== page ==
October 2008
Volume 8, Issue 14
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Research Article  |   October 2008
Signals of eye-muscle proprioception modulate perceived motion smear
Author Affiliations
  • Jianliang Tong
    College of Optometry, University of Houston, Houston, TX, USAjtong@optometry.uh.edu
  • Scott B. Stevenson
    College of Optometry, University of Houston, Houston, TX, USASBStevenson@uh.edu
  • Harold E. Bedell
    College of Optometry, University of Houston, Houston, TX, USA
    Center for Neuro-Engineering and Cognitive Science, University of Houston, Houston, TX, USAHBedell@optometry.uh.edu
Journal of Vision October 2008, Vol.8, 7. doi:10.1167/8.14.7
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      Jianliang Tong, Scott B. Stevenson, Harold E. Bedell; Signals of eye-muscle proprioception modulate perceived motion smear. Journal of Vision 2008;8(14):7. doi: 10.1167/8.14.7.

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Abstract

Achieving clear perception during eye movements is one of the major challenges that the human visual system has to face every day. Like most light sensitive mechanisms, the human visual system has a finite integration time that may cause moving images to appear smeared. By comparing the perceived motion smear during ongoing eye movements and fixation, previous studies indicated that smear is reduced by a neural compensation mechanism that uses “extra-retinal information” about eye movements. However, it is not clear whether eye-muscle proprioception (afferent input), internal copies of efferent oculomotor commands (efference copy), or both contribute to the smear reduction. The present study found that similar reductions of perceived motion smear occur during passive eye movement (which is signaled only by eye-muscle proprioception) and during active pursuit tracking (for which efference copy signals exist as well). These results reveal a novel neural contribution for maintaining visual clarity and stand in contrast to previous reports that eye-muscle proprioception makes only a minor contribution to visual perception.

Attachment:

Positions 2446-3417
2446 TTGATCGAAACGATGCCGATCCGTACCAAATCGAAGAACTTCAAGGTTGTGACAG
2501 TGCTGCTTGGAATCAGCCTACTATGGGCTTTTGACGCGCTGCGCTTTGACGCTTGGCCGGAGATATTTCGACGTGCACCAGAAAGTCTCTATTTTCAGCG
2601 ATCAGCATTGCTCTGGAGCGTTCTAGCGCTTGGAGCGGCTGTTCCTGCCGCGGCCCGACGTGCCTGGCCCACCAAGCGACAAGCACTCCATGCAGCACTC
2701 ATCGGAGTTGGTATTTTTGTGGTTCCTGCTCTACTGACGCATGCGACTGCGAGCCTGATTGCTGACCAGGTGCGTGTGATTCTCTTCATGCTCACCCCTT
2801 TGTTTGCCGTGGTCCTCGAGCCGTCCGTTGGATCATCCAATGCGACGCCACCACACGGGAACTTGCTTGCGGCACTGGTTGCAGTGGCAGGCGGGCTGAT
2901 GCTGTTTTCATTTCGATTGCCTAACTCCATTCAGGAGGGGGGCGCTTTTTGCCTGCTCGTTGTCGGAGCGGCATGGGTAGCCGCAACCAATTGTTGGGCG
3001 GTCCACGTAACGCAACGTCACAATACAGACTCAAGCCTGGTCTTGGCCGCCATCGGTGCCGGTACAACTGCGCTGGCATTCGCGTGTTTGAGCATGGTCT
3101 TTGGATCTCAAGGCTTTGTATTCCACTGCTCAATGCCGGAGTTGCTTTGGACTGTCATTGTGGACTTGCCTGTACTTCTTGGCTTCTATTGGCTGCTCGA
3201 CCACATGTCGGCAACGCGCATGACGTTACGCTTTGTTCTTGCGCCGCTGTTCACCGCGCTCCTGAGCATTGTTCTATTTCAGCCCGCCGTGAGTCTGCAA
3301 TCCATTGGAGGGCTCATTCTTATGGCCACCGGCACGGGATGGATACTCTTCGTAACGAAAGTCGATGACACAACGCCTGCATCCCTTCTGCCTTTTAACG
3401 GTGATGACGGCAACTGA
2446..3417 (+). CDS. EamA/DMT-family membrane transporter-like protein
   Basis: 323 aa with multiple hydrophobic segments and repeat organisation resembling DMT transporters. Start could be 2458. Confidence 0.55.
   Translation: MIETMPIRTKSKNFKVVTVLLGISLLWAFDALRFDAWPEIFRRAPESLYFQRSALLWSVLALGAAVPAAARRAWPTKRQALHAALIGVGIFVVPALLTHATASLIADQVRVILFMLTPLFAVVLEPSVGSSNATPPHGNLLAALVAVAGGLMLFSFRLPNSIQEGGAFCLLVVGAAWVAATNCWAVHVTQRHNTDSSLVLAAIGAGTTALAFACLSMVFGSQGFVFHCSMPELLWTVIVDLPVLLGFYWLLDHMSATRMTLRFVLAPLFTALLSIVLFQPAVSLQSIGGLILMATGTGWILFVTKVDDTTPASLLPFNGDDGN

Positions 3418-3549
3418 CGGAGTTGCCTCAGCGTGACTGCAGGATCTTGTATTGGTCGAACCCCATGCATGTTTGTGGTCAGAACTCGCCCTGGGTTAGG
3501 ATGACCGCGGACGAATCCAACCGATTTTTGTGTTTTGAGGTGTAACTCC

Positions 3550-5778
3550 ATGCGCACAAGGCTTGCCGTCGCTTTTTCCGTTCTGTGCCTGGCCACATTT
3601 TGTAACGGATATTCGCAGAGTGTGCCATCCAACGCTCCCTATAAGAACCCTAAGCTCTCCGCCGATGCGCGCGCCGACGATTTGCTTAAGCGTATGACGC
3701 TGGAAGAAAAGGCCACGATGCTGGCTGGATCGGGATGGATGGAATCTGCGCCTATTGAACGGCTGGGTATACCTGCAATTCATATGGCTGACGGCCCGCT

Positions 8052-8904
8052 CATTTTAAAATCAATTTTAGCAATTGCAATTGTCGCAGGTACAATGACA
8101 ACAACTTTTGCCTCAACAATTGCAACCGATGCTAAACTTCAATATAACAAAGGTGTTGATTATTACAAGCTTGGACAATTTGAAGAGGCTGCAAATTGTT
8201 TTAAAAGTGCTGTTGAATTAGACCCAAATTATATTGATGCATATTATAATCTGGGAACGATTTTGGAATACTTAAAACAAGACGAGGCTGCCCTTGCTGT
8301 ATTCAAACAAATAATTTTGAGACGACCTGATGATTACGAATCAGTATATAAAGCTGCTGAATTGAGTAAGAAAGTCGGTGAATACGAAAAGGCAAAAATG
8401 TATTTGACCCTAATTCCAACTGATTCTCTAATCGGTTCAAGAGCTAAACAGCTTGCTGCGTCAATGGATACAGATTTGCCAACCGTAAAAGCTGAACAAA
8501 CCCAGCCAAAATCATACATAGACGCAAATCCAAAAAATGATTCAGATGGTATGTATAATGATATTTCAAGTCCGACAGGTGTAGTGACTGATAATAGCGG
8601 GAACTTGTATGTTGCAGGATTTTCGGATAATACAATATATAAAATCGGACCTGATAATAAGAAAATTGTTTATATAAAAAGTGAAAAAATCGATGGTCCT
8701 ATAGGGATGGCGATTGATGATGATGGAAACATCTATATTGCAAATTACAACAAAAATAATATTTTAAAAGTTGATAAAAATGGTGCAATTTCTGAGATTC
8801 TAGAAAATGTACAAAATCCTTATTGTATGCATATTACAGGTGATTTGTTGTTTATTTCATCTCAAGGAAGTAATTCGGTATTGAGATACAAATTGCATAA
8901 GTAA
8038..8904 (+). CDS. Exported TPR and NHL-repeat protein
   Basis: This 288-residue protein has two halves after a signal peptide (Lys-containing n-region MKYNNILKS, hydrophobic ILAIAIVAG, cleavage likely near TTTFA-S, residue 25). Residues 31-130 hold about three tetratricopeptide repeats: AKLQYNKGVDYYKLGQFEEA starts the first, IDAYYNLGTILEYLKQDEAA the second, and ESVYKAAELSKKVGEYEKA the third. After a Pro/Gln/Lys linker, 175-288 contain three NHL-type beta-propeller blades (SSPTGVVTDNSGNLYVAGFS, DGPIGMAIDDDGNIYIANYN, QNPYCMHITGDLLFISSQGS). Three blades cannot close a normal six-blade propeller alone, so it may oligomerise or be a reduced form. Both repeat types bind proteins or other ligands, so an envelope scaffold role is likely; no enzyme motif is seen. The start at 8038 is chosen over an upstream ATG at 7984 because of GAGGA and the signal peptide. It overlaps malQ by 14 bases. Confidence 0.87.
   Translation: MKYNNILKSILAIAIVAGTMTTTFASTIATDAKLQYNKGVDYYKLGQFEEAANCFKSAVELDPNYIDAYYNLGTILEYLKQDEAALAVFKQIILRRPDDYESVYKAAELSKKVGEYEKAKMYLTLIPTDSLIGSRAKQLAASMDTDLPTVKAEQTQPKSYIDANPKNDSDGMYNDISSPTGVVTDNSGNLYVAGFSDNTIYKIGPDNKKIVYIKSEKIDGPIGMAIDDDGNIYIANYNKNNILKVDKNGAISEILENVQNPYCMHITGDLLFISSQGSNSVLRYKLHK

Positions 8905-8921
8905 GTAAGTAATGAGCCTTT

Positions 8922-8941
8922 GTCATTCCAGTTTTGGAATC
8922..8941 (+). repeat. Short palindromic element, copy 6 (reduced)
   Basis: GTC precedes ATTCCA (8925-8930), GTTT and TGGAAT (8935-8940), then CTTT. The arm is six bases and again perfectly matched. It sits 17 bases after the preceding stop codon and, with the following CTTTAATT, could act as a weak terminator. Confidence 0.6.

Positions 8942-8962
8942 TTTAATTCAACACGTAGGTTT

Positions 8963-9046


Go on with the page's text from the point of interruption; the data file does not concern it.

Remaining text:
Introduction